Back in December we heard about a film called My Week with Marilyn, which isn't so much a biopic of the legendary Hollywood icon Marilyn Monroe, but rather a focus on a very short amount of time she spent in London while filming Laurence Olivier's The Prince and the Showgirl in 1957, as told in Colin Clark's book. However, it looks like a more definitive biopic about the late actress is on the horizon as ScreenDaily is now reporting Naomi Watts is set to play the blonde starlet in an Andrew Domink (of The Assassination of Jesse James) directed adaptation of a fake memoir (we'll explain more below) appropriately titled Blonde.
The Joyce Carol Oates book in question is referred to as a fake memoir because it takes the liberty of being told from the point of view of Monroe with the names of certain well-known male suitors changed to vague descriptions including The Ex-Athlete (Joe DiMaggio), The Playwright (Arthur Miller) and The President (John F. Kennedy). But there's no argument that this is a very accurate, eye-opening and emotional look into the life of one of Hollywood's most famous blondes. Here's what Publisher's Weekly says about the book:
Dramatic, provocative and unsettlingly suggestive, Blonde is as much a bombshell as its protagonist, the legendary Marilyn Monroe. Writing in highly charged, impressionistic prose, Oates creates a striking and poignant portrait of the mythic star and the society that made and failed her. In a five-part narrative corresponding to the stages of Monroe's life, Oates renders the squalid circumstances of Norma Jeane's upbringing: the damage inflicted by a psychotic mother and the absence of an unknown (and perpetually yearned for) father, and the desolation of four years in an orphanage and betrayal in a foster home. She reviews the young Monroe's rocky road to stardom, involving sexual favors to studio chiefs who thought her sluttish, untalented and stupid, while they reaped millions from her movies; she conveys the essence of Monroe's three marriages and credibly establishes Monroe's insatiable need for security and love. To a remarkable extent, she captures Monroe's breathy voice and vulnerable stutter, and the almost schizoid personality that produced her mercurial behavior.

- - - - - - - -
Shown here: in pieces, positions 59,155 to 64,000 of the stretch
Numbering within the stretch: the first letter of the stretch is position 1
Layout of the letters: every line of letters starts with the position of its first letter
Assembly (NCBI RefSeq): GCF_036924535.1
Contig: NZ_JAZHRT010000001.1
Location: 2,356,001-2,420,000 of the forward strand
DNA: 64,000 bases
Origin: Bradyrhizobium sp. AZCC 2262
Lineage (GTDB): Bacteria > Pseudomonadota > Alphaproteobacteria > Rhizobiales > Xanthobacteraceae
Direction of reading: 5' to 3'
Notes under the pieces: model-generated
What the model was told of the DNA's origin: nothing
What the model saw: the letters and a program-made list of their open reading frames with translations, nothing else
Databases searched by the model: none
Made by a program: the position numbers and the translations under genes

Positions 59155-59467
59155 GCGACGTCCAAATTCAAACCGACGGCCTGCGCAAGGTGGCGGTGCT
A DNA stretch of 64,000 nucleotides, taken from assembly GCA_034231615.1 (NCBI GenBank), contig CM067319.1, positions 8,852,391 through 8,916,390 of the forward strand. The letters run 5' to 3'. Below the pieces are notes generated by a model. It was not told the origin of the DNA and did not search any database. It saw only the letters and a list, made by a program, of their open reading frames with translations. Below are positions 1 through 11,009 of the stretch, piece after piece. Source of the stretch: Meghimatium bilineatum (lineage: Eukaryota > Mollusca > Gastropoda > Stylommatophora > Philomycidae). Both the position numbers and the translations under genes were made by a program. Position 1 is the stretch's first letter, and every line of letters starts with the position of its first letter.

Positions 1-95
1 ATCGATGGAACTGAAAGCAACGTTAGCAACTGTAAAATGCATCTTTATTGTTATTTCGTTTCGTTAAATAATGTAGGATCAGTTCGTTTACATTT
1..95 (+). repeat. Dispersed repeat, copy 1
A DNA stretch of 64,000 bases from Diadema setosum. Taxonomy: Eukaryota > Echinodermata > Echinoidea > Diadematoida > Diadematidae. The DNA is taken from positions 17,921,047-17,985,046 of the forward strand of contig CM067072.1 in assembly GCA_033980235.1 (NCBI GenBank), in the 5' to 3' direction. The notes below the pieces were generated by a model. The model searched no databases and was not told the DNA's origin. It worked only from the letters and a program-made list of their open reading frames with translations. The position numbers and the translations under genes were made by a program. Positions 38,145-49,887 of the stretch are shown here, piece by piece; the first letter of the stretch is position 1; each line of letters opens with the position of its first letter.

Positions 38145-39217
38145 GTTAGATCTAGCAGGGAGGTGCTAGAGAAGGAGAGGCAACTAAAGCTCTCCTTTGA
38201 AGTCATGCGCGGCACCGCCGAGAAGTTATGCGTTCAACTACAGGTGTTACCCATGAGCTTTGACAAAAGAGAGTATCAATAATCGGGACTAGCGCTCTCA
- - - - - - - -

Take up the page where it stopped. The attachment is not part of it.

After seeing her in certain scenes in Peter Jackson's King Kong, there's no doubt that Watts has the looks to pull off a Marilyn Monroe biopic, and though she may have over-emphasized the period dialect of the time (of course, this could very well have been done purposely to make the film feel like an older movie) I have no doubt of her talent for portraying Monroe either. I'm surprised there hasn't been a more high profile biopic about Marilyn Monroe until now. Various films have featured her as a minor character and there have been plenty of made-for TV films focusing on her, but as far as I can recall, this will be the first feature film about her. Should be something to look forward to. What do you guys think of Watts as Marilyn Monroe?